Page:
(RNS) — Zondervan, the Christian media and publishing company, is suspending promotion of two books and indefinitely halting a documentary by popular Enneagram teacher and best-selling author Christopher Heuertz after allegations by nearly three dozen people who saw or experienced “spiritual and psychological abuse” by him.
A spokesman for Zondervan said a foreword and endorsement written by popular social scientist Brené Brown would be removed from Heuertz’s latest book, “The Enneagram of Belonging: A Compassionate Journey of Self-Acceptance.”
The decision by Zondervan follows a public post on the platform Medium signed by 33 women and men who wrote that Heuertz “has harmed many people and we cannot remain silent anymore.” Many others have since corroborated the accusations and added their stories.
The June 10 post described a pattern of spiritual and psychological abuse by Heuertz, a liberal Christian active in social justice causes as well as the contemplative tradition borrowed from Catholicism. He is an expert on the Enneagram, a model of the human psyche based on nine personality types that has exploded in popularity in certain Christian circles.
Heuertz apologized publicly on his webpage, saying, “Over the years, I failed to maintain suitable boundaries in some of my friendships with women. Some of those became inappropriate in nature and this pattern caused great harm to my marriage.
While none of these relationships crossed physical boundaries,” he continued, “with the exception of one extended embrace, they were still inappropriate. I didn’t realize then how the dynamics of power surrounding these friendships could be so damaging. It’s one of the deepest regrets of my life.”
A Zondervan spokesman said, “We are suspending any promotion of ‘The Sacred Enneagram’ and ‘The Enneagram of Belonging’ as we sort through information that is presented. We have also placed ‘NINE: The Enneagram Documentary’ release on hold indefinitely.”
The board of Heuertz’s Omaha, Nebraska-based organization, Gravity, said it would hire a firm to investigate the allegations. It also announced that Heuertz and his wife, Phileena, who co-direct the center, would take a voluntary sabbatical until the investigation is completed.
George Mekhail, who chairs the board of directors at Gravity, a spiritual retreat center, said there was an anonymous claim made against Heuertz a few years after he started Gravity. But the veracity of the claim could not be verified and the accusation fell outside of his work with Gravity. Mekhail did not detail the nature of that claim.
The investigation the Gravity board is now launching will examine all those claims.
“We’re taking this very seriously,” said Mekhail. “We want to get to the bottom of what’s going on. What exactly are the nature of the claims so we can take action as needed.”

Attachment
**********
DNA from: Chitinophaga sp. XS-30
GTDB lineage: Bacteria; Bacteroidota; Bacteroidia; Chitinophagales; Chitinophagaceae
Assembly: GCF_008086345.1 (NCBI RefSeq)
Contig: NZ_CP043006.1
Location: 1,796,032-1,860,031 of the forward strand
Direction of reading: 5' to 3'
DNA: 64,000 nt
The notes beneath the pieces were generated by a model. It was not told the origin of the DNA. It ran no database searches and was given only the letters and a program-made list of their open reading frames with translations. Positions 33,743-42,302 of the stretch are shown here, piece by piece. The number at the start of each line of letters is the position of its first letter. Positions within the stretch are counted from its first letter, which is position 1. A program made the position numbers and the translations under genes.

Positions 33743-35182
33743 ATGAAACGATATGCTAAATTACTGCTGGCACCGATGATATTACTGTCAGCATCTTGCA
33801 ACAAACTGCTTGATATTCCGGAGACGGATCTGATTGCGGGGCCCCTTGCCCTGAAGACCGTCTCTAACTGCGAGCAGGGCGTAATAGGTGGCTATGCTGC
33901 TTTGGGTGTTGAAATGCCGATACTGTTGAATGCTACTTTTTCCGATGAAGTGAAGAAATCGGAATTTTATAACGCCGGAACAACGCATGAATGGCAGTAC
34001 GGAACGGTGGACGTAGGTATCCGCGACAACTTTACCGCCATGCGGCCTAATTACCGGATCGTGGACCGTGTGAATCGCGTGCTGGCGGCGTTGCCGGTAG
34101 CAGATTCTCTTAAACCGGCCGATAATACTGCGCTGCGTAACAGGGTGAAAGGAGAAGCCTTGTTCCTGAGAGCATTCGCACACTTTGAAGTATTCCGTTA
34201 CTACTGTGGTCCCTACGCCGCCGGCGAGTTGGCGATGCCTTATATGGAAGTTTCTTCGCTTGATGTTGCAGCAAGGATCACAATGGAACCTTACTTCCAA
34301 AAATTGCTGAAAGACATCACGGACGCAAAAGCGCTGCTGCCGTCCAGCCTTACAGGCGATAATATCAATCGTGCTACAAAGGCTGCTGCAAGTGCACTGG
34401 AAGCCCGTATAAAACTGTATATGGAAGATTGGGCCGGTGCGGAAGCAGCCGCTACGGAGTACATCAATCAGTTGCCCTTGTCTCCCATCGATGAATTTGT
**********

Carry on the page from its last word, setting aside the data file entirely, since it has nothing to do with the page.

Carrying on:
In 2012, according to the Medium post, Heuertz was asked to step down from a leadership role at Word Made Flesh, an international organization that combats poverty and human trafficking around the world. His dismissal came, according to the former co-workers who drafted the Medium post, after several women of color he had mentored complained about his alleged sexually predatory behavior. Heuertz’s agent disputes that he was let go from the organization for cause and said that in the past, Word Made Flesh spoke highly of Heuertz’s tenure with the group.
A statement from Word Made Flesh posted recently said it condemns the abuse that occurred and supports the women in their efforts to bring accountability and transparency.
“These harmful acts consisted of manipulation, bullying, psychological, and spiritual abuse of power,” the statement continued. “We apologize for the fact that these events took place in the setting of Word Made Flesh and under past leadership.”
The statements also apologized its “past failure to protect staff and acknowledged “the pain that they have carried and still bear, and support their courageous action to publicly state the wrongdoings.”
It was not clear if there were new allegations of misconduct by Heuertz or if the allegations in the public post authored by Daphne Eck, a communications consultant from Castle Rock, Washington, date to Heuertz’s time at Word Made Flesh. Eck was unavailable for comment Tuesday.
The Center for Action and Contemplation, founded by popular writer Richard Rohr, a Franciscan friar, has also said it would “pause” all collaboration with Heuertz.
A statement on the recent allegations of abuse against Chris Heuertz: pic.twitter.com/Bp1VKd57bC
— Center for Action and Contemplation (@CACRadicalGrace) June 14, 2020
In his apology, Heuertz wrote: “Although I have taken steps over the years to make amends, I have been unable to sufficiently express my sorrow. I want you to know that I have learned from these experiences.”
This story has been updated and corrected to reflect that Heuertz was a leader at Word Made Flesh. He was not the organization’s founder. The updated story clarifies that claims about Heuertz’s departure from Word Made Flesh were made in a Medium post and that Heuertz’s agent disputes that account and adds details from Heuertz’s apology and Word Made Flesh’s statement.